Brett Kavanaugh Isn’t Clarence Thomas, but It’s Still About Race

OPINION — Orrin G. Hatch, the Republican senator from Utah, is nothing if not consistent.

His words about distinguished lawyer and professor Anita Hill in 1991 — when she testified in the Clarence Thomas confirmation hearings before the Judiciary Committee on which he sat — were clear. He said there was “no question” in his mind that she was “coached” by special interest groups. “Her story’s too contrived. It’s so slick it doesn’t compute.” Hatch mused she may have cribbed some of her testimony from the novel “The Exorcist” — the horror!

And when considering current nominee Brett Kavanaugh — sitting, as Thomas was, on the verge of a lifetime appointment to the Supreme Court — Hatch had this to say about professor Christine Blasey Ford, who has accused Kavanaugh of sexual assault when she was 15 and he 17: “I think she’s mistaking something. But I don’t know, I mean, I don’t know her.”

Opinion: Supreme Court Resurrects the ‘Purge,’ and McConnell Saw It Coming

It was a brilliant and, opponents would say, devious move by Senate Majority Leader Mitch McConnell: Stall, obstruct and block President Barack Obama’s Supreme Court replacement for the late Antonin Scalia.

That pick, Judge Merrick Garland, once a thoroughly acceptable and moderate choice to many Republicans, never had a chance in a ramped-up partisan atmosphere. Instead, the next president, Donald Trump, appointed conservative Neil Gorsuch, with immediate and long-lasting repercussions, this week reaching into the voting booth.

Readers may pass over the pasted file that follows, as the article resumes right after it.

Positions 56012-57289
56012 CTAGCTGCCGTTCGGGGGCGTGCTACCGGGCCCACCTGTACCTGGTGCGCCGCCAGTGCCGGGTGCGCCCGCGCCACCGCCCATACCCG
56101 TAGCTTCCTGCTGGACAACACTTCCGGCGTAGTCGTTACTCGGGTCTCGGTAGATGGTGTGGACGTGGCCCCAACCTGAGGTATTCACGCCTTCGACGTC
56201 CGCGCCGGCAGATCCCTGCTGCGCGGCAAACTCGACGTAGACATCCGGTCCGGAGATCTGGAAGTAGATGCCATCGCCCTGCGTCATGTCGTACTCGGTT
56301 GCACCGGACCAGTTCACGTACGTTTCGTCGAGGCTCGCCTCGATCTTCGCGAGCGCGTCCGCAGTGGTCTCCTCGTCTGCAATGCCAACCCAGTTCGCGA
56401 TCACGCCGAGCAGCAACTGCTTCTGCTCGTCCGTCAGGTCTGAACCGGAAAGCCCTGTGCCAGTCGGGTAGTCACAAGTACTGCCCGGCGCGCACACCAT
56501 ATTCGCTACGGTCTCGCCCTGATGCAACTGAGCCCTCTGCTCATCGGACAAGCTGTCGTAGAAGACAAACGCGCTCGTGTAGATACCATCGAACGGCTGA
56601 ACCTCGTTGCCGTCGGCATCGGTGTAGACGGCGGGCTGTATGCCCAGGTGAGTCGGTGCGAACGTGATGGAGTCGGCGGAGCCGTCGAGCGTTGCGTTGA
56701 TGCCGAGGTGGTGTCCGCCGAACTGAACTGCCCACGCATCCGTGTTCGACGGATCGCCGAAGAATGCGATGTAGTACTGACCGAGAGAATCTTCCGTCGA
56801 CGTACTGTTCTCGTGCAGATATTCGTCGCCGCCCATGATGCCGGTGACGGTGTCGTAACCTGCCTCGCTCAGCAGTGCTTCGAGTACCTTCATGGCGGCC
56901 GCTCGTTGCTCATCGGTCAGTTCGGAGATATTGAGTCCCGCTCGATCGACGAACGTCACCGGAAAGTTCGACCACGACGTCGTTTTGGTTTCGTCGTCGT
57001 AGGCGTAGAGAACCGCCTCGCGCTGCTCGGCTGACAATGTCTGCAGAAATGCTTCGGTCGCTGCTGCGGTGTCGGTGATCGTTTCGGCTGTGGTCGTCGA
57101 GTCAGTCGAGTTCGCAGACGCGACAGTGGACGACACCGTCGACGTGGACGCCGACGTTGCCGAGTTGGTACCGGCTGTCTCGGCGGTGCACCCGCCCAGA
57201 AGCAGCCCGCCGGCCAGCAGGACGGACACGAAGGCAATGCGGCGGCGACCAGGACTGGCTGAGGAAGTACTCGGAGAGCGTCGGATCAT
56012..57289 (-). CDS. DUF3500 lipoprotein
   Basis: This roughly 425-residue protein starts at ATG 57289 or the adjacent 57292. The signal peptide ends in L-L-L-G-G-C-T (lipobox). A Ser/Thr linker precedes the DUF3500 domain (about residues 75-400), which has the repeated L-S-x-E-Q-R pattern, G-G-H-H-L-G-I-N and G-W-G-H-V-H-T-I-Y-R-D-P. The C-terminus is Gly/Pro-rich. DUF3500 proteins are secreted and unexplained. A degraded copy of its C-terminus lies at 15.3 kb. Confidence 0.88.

By a 5-4 vote in Husted v. A. Philip Randolph Institute, the conservatives on the court reaffirmed an Ohio law an appeals court had rejected as being a violation of the National Voter Registration Act, which says states cannot purge voters for failing to vote but can figure out how to remove those who have moved or died from the list. The state — a crucial battleground — has a particularly stringent test, using failure to vote in a single federal election cycle as the trigger to start the process.

Opinion: ‘Values’ Are Relative When Rooting for Your Political Team

In his wary optimism after the U.S. Senate voted to proceed with debate on dismantling President Barack Obama’s signature Affordable Care Act and replacing it with, well, something, Majority Leader Mitch McConnell of Kentucky said he and his supporters were “not out here to spike the football.”

In this case, the cliched sports metaphor fit.

Politics, more than ever, has come to resemble a depressingly repetitive sporting event: Judging an idea’s worth depends on which team supports it. And the opposing team is — always the New England Patriots.

Opinion: Demanding Dignity From Leaders Comes With a Complicated History

The room — 14 feet, 8 inches wide and 13 feet long — has no windows. It had been a restroom at the Monticello home of Thomas Jefferson in Virginia. But now, the small room adjacent to Jefferson’s, the one historians believe once belonged to Sally Hemings, will be restored and given its due, as will the enslaved woman who evidence indicates was the mother of six children of the third president of the United States.

As the current president, Donald Trump, is often lambasted for lowering the dignity and honor of the office, the news coming out of Monticello — where the role of its enslaved people is belatedly a part of the historical presentation to visitors — is a bracing reminder that our leaders have always been flawed. Founding Father Jefferson wrote stirring words of equality while owning fellow human beings.

Opinion: The Obama Effect — Pros and Cons for Republicans and Democrats

Barack Obama, the charismatic former president, can cause a scene just by walking into a coffee shop, as the rapturous crowds in usually blase New York City demonstrated at one of his cameos. So as he gently re-entered the public and policy eye this week, it’s no surprise that he could throw both Democrats and Republicans off balance — though of course for very different reasons.